Is it because you actually try to do something creative? That may be part of it, but you also see things, add things, create things in your head and lay it down on paper with your own flare. You can mimic Kirby (for sure!), but just your casual backgrounds, or the use of no background to draw the eye is a powerful skill. It is one thing to just draw a picture, it is a WHOLE OTHER LEVEL of understanding to create an image that tells a story; that links a complete stranger’s mind to yours.

Rodger Shomo April 17, 2020

Steve,
Just a note to let you know that I understand the “bizarre” comment. Looking through the lens of 50+ years, you begin to wonder what happened to the world and feel a little like Captain America coming out of the ice. As a teacher, it was when out of 5 classes of sixth graders, only one knew who Wyatt Earp was. Take care and best to the family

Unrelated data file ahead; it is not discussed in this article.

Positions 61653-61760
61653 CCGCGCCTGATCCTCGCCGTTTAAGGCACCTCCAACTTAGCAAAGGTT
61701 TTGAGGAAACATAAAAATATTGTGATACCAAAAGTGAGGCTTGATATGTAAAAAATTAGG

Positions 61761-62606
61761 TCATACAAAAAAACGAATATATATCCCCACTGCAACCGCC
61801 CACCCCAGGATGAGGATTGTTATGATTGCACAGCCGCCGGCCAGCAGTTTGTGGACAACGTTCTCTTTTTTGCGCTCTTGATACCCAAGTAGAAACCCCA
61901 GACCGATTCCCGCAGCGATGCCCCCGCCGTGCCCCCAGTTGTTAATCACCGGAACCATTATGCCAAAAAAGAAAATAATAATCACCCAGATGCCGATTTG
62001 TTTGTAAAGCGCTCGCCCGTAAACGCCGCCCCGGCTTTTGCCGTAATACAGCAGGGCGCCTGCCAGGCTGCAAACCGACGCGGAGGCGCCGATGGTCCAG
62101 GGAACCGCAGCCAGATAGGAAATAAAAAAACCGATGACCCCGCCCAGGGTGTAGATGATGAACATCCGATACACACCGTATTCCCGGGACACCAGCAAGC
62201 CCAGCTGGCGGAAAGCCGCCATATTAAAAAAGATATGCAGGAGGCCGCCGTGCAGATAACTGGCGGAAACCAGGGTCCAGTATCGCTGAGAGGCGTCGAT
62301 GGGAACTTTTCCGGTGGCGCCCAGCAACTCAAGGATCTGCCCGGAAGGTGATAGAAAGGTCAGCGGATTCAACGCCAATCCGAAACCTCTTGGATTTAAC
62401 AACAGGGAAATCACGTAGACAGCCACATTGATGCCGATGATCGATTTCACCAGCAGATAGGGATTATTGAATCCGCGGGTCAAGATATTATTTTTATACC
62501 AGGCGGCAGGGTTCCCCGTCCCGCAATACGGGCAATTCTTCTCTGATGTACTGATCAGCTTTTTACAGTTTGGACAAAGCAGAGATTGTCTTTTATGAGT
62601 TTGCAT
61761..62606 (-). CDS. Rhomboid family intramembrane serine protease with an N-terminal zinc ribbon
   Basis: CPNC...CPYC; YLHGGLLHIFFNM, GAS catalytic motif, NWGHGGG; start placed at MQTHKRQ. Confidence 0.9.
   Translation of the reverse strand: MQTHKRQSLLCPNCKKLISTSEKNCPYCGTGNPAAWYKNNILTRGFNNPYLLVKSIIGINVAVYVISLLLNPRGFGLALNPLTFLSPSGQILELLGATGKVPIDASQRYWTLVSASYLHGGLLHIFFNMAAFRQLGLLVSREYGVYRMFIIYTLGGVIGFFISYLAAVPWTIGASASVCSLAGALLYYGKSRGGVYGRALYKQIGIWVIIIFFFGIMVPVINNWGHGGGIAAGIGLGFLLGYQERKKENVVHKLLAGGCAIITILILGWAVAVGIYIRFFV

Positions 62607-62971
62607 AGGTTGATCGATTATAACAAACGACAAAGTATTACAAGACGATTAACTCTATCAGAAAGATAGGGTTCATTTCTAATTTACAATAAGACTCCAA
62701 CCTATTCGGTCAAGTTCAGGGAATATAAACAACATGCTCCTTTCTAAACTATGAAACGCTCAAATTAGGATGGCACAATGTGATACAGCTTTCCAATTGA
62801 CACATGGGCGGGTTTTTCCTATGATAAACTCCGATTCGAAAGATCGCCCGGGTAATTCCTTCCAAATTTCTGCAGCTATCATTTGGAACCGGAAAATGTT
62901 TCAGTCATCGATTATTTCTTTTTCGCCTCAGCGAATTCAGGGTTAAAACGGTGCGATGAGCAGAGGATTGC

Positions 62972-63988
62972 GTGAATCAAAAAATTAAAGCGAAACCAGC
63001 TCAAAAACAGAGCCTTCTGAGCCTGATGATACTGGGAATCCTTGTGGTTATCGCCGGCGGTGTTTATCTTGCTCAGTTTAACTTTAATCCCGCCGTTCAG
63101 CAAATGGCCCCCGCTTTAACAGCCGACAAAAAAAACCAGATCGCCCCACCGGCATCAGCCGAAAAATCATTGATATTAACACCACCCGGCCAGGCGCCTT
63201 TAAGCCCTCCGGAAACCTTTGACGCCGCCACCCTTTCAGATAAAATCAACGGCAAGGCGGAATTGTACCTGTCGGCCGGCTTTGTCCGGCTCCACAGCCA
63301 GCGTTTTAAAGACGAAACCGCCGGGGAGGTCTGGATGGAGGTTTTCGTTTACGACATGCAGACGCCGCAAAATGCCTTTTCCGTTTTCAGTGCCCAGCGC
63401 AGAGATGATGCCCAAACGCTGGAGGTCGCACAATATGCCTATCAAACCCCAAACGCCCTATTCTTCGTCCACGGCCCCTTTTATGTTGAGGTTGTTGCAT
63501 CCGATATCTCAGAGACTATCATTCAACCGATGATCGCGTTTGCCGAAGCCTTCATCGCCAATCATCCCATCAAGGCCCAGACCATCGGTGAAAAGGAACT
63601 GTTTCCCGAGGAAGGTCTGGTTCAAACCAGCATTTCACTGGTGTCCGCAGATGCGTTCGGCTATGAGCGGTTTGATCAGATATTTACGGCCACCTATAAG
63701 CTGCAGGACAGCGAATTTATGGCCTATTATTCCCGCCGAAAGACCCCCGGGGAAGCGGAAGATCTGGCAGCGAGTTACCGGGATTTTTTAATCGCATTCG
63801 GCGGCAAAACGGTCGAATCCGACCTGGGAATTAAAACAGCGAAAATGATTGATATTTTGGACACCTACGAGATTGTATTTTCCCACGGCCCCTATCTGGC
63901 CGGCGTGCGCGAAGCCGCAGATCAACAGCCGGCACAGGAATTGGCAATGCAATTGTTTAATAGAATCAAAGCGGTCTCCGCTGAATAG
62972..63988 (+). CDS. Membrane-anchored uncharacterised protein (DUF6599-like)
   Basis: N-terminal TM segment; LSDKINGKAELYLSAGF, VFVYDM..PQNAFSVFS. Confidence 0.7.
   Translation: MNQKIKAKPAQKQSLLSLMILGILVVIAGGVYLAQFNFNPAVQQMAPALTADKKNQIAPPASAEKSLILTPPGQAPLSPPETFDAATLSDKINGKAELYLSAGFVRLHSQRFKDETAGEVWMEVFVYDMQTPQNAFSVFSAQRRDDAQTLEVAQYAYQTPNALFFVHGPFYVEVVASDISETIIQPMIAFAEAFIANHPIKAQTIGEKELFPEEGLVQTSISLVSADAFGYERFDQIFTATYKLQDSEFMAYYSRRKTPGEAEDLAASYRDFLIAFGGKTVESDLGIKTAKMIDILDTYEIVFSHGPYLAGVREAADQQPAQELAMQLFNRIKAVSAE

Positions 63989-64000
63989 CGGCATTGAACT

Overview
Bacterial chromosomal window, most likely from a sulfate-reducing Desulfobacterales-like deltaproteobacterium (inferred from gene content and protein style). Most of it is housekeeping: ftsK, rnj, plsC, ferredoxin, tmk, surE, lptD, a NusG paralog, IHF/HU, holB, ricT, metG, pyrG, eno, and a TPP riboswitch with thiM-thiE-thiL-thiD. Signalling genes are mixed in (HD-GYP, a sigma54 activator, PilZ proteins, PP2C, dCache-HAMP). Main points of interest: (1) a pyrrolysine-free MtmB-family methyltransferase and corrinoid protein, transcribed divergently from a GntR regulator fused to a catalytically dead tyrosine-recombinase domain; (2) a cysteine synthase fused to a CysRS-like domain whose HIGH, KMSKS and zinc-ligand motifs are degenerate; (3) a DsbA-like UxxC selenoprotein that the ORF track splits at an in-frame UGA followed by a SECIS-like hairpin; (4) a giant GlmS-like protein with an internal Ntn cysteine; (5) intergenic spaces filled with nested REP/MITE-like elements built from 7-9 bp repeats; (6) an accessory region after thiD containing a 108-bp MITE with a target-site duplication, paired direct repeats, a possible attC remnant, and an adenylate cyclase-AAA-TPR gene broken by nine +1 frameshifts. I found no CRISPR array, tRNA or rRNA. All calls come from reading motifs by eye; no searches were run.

Krystal Blackmouth April 17, 2020

Saturdays are days where I don’t work and enjoy reading, and I’m suppose to stay off electronics as much as possible. As I was getting dressed to go to work in my garden I was compelled to open my inbox. I find you news letter so moving that I click ‘read more’ and here I am. Your article/blog post was exactly what I needed to read. Feeling frustrated and isolated, and doing everything to not compare myself to 16-22yr. who seem to glide artistically. I think I’ll keep working at improving myself but be a little more patient with my learning pace. Thank you again and I look forward to more of your blogs/articles (I think I’ll read some older ones for now) in the foreseeable future. :)

-K.B.